Washington Worthy

On my walking tours of historic Charleston, we typically go by this house on South Battery Street that was the home of William and Jane Washington. William was a cavalry officer and George Washington’s cousin, who came to South Carolina from Virginia to fight the British during the Revolution, and fell in love with Charlestonian Jane Elliott. Jane was in the city during its occupation by the British from 1780-82, living on Legare Street with her family, while William was still outside the city, carrying on the fight. The Elliott’s, like numerous Charleston families, were forced to have British military officers use their house for quarters and entertainments, and one of these social gatherings occured only a few weeks after William’s cavalry had chased the vaunted British cavalry off the field at the Battle of Eutaw Springs, and news of the battle spread throughout the city. Some of the same British officers who had faced William were now looking at the attractive Jane and making improper comments when she reminded them that she was engaged to Col. Washington. Apparently one of the British soldiers acted dismissively to her reply, saying disdainfully, “I would like to see this Colonel Washington” Jane responded by telling the group of British officers that they had seen Col. Washington, reminding them that he was the cavalry officer chasing them off the field at Eutaw Springs. After that, the British were more respectful of Jane, who married William and occupied this house until his death in 1810. <img.src=”Charleston History” alt=”William Washington House”

Singularly Simmons

Learning the iron trade as a teenaged apprentice in a blacksmith’s shop around the turn of the century, the acclaimed Charleston ironsmith Philip Simmons became a household name in #Charleston during a career that spanned nearly a century. Mr. Simmons started out hammering wagon wheels and other working iron parts as an apprentice iron worker at only 13 years old, but quickly fell in love with the historic wrought iron craftsmanship he saw in the streets of Charleston. Fashioning his first decorative gate in the 1930’s, a gate that we pass by daily on my walking tours.  Mr. Simmons showed a keen understanding of the possibilities of shaping iron, and became one of the most sought-after artisans in Charleston history. This gate pictured is the essence of Philip Simmons – a delicate beauty that incorporated both the nature scenes he liked to depict with the image of the heron, as well as personalizing it by adding a crucifix for the owner of the house, an ordained minister. We sometimes wander St. Michael’s alley on the tour, going past  the Simmons gate. <img.src=”Charleston Ironwork” alt=”Philip Simmons Gate”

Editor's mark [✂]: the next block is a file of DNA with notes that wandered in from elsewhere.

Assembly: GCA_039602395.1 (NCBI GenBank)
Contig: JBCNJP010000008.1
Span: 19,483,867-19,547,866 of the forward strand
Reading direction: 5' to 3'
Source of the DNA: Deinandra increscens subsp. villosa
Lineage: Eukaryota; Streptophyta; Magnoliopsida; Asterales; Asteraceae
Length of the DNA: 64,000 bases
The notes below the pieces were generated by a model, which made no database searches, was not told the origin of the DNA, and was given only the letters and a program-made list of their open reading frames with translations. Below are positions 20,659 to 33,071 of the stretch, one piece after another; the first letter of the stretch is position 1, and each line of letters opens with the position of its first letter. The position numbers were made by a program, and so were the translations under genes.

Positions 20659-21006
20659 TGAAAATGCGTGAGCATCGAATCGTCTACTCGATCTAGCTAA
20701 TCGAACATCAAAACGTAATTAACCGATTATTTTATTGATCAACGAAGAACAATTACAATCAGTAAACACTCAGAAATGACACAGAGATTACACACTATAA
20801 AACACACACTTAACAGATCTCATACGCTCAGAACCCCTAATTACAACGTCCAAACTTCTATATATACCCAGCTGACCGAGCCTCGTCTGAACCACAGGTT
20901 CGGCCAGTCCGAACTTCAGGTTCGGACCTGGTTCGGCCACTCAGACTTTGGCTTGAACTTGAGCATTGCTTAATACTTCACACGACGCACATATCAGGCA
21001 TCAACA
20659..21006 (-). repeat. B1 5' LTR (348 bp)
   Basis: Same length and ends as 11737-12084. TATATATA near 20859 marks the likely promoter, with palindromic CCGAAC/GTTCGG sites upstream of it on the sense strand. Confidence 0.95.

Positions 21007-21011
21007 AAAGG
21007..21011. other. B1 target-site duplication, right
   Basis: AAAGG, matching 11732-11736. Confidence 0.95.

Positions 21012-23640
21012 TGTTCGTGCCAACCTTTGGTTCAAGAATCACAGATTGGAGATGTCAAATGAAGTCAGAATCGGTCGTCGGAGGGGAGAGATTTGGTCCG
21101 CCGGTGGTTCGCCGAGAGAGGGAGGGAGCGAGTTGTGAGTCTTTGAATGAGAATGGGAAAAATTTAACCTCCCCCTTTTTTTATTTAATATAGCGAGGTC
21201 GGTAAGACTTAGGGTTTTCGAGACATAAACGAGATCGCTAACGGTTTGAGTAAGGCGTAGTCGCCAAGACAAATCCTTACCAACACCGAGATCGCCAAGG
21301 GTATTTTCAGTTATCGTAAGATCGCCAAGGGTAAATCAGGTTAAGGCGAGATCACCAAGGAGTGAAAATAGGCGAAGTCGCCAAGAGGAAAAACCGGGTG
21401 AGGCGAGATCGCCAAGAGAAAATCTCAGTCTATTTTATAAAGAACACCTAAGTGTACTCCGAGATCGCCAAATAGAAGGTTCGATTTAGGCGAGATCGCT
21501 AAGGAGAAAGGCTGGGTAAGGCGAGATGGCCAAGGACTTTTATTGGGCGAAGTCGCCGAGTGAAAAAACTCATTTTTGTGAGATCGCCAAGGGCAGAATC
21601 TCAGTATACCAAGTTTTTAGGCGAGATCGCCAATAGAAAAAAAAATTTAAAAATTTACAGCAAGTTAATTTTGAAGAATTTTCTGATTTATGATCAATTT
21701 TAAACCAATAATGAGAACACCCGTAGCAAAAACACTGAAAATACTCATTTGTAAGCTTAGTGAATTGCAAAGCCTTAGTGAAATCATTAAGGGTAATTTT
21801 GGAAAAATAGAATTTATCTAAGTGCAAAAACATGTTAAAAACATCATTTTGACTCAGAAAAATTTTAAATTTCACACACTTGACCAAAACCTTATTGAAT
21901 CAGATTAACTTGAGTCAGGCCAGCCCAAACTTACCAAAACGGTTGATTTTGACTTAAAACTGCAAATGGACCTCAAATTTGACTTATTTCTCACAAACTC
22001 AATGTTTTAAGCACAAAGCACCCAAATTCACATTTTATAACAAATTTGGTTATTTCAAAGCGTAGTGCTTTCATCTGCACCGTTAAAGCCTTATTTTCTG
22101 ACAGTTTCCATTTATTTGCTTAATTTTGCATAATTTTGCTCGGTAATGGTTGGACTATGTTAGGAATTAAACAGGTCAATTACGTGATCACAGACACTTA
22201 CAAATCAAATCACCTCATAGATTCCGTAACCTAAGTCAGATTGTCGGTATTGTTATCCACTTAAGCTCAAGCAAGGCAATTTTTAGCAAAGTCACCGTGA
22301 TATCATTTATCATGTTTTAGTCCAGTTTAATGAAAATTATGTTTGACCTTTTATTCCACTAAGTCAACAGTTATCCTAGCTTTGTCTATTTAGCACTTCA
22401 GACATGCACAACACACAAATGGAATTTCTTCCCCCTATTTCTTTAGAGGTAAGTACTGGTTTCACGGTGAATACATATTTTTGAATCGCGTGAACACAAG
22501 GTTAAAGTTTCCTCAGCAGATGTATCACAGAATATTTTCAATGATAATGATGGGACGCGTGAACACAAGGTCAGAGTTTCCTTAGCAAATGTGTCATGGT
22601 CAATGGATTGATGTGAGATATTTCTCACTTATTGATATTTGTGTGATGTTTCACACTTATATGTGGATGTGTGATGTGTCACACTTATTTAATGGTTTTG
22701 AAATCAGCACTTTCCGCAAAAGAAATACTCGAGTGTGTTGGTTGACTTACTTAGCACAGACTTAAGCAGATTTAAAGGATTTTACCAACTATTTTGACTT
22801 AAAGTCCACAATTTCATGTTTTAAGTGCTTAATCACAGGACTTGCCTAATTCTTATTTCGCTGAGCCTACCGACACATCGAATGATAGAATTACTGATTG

Artistic Ancestor

This painting, entitled “The Hundred Pines”, was painted by my great-great-great grandfather, Auguste Paul Trouche circa 1830. He was of French heritage, and  was trained in a method landscape realism that was made famous at the Barbizon School near Fontainebleau outside Paris. The painting is part of the collection at the #Gibbes Museum of Art in #Charleston, where curators have told me that his obvious skill in the exceptional lighting in this  oil on canvas may indicate that he was actually trained in France. The Hundred Pines was a cluster of large trees used as a landmark for ships entering Charleston Harbor, and a great example of the natural settings around Charleston in those days. I have some of my ancestor’s paintings in my private collection. <img.src=”Charleston Artists” alt=”Auguste Paul Trouche

Brand’s Brand

Charleston Artist Hampton Brand can paint on canvas or paper, but his preferred surface is slate. From his little shop in a colonial-era building on #East Bay Street, Brand creates amazing likenesses of historic, houses, gates, windows and doorways on the slates he uses. He is a natural, who had no formal artistic training, but clearly has an eye for detail and beauty in capturing some of Charleston’s most memorable landmarks and hidden gems.  <img src=”Charleston Arts” alt=”Slate Paintings ”>

Memorable Mother

This oil on canvas image is my great great great grandmother, Caroline Poincignon Trouche, the first American-born mother my family, born in 1808 here in Charleston SC to French immigrant parents. Her delicate face was captured for eternity by her artist husband, Auguste Paul Trouche, whose work is featured in the #Gibbes Museum of Art in Charleston. <img src=”historic images” alt=”Charleston artists”>